New BAM Act to strengthen State’s biosecurity defences

Media Release
New Act improves protection against potentially devastating pests and diseases
Western Australia’s defences against potentially devastating pests and diseases have been strengthened today with the Biosecurity and Agriculture Management Act 2007 (BAM Act) coming into effect.
Agriculture and Food Minister Ken Baston said the new BAM Act would take the place of 16 older Acts and enhance protection of the State’s $6billion agriculture and food sector and the environment.
“The Act modernises the law and removes inconsistencies between previous legislation to better serve business and the community,” Mr Baston said.
The Minister said the Act would lead to greater co-operation between government, landholders, industry and the community.
“It empowers industry and the community to work together to address biosecurity threats,” he said.
“Under the Act, Recognised Biosecurity Groups (RBGs) have been formed across the rangelands to combat pests and diseases that threaten the profitability and viability of their businesses.
“The RBGs can raise their own funds, which are matched 50:50 by the State Government to support biosecurity activities.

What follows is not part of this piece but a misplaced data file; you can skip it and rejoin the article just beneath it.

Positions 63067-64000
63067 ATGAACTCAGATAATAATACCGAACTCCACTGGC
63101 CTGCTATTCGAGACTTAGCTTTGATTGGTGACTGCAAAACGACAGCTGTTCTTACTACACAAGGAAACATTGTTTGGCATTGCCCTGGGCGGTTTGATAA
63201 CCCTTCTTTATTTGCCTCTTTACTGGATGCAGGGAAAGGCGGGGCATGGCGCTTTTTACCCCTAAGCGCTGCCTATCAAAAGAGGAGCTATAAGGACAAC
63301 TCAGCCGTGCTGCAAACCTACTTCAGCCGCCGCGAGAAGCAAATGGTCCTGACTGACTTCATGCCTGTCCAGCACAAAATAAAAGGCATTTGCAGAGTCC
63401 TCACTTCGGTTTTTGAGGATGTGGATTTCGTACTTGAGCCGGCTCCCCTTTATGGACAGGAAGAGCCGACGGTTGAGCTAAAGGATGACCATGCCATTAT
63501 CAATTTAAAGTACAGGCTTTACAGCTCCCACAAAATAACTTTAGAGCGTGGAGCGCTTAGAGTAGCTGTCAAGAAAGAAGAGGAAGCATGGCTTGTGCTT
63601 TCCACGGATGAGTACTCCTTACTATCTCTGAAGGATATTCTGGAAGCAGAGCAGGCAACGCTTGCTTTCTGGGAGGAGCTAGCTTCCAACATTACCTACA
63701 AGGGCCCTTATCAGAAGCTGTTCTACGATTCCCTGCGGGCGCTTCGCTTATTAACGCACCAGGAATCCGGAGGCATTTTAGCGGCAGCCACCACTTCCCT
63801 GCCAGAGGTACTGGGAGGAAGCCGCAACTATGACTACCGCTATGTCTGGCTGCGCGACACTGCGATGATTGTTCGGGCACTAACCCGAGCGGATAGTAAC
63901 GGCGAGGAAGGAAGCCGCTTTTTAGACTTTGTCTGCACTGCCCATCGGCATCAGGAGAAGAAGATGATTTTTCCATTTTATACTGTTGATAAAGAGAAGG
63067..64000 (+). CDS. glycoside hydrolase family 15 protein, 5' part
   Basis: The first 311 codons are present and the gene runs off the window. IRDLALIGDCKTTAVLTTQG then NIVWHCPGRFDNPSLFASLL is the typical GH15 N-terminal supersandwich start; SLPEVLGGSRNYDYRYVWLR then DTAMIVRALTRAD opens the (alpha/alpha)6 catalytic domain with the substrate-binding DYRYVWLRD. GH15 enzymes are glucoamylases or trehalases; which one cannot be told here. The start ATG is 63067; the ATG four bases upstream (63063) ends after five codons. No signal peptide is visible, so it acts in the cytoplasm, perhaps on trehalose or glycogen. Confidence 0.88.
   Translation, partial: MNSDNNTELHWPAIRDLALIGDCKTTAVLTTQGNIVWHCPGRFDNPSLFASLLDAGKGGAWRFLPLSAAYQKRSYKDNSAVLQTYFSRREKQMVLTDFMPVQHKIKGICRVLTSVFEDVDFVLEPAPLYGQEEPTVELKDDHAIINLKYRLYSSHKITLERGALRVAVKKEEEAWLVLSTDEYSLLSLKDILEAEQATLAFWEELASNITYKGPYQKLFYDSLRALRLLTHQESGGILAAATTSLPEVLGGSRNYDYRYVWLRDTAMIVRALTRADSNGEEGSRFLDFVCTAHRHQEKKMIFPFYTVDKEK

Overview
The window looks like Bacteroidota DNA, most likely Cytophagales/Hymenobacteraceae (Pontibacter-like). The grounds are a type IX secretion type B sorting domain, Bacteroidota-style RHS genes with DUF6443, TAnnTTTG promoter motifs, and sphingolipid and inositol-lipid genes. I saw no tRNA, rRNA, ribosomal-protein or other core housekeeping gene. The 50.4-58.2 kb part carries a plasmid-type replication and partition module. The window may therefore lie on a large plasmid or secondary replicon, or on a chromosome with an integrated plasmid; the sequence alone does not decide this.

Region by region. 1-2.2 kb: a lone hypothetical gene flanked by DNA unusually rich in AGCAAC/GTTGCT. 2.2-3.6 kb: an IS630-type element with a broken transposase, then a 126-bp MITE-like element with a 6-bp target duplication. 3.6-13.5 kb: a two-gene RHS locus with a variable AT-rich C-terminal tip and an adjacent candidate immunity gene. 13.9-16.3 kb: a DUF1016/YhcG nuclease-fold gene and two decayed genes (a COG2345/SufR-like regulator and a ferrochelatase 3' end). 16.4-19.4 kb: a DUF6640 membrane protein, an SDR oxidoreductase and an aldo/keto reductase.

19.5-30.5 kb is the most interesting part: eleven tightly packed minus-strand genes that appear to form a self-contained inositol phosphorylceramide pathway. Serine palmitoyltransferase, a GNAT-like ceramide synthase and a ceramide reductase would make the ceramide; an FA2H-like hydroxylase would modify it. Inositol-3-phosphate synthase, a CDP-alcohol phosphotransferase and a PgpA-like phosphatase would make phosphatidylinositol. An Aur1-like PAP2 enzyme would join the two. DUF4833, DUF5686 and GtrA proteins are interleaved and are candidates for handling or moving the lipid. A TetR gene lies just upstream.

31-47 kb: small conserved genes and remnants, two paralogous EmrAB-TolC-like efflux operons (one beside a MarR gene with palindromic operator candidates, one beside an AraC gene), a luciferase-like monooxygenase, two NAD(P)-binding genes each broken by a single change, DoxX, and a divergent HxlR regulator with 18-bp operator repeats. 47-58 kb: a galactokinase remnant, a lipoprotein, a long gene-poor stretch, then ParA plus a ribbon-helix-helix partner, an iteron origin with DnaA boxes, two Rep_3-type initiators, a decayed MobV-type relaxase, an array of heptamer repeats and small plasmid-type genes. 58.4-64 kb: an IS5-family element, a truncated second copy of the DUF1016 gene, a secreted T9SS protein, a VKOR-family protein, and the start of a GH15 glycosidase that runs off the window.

Mr Baston said the work of the RGBs would complement industry-funded schemes to combat pest plants, animals and diseases adversely affecting the profitability of agriculture.
“We all have a role to play in doing the right thing and making sure pests and diseases don’t threaten agricultural production, native flora and fauna and our enviable outdoor lifestyle,” he said.
Fact File
  •     The Biosecurity and Agriculture Management Act 2007 (BAM Act) replaces 16 Acts, in whole or in part
  •     A list of around 55,000 organisms and declared pests, as well as information about how to apply for import permits, is available on the Department of Agriculture and Food’s website:
Minister’s office - 6552 5400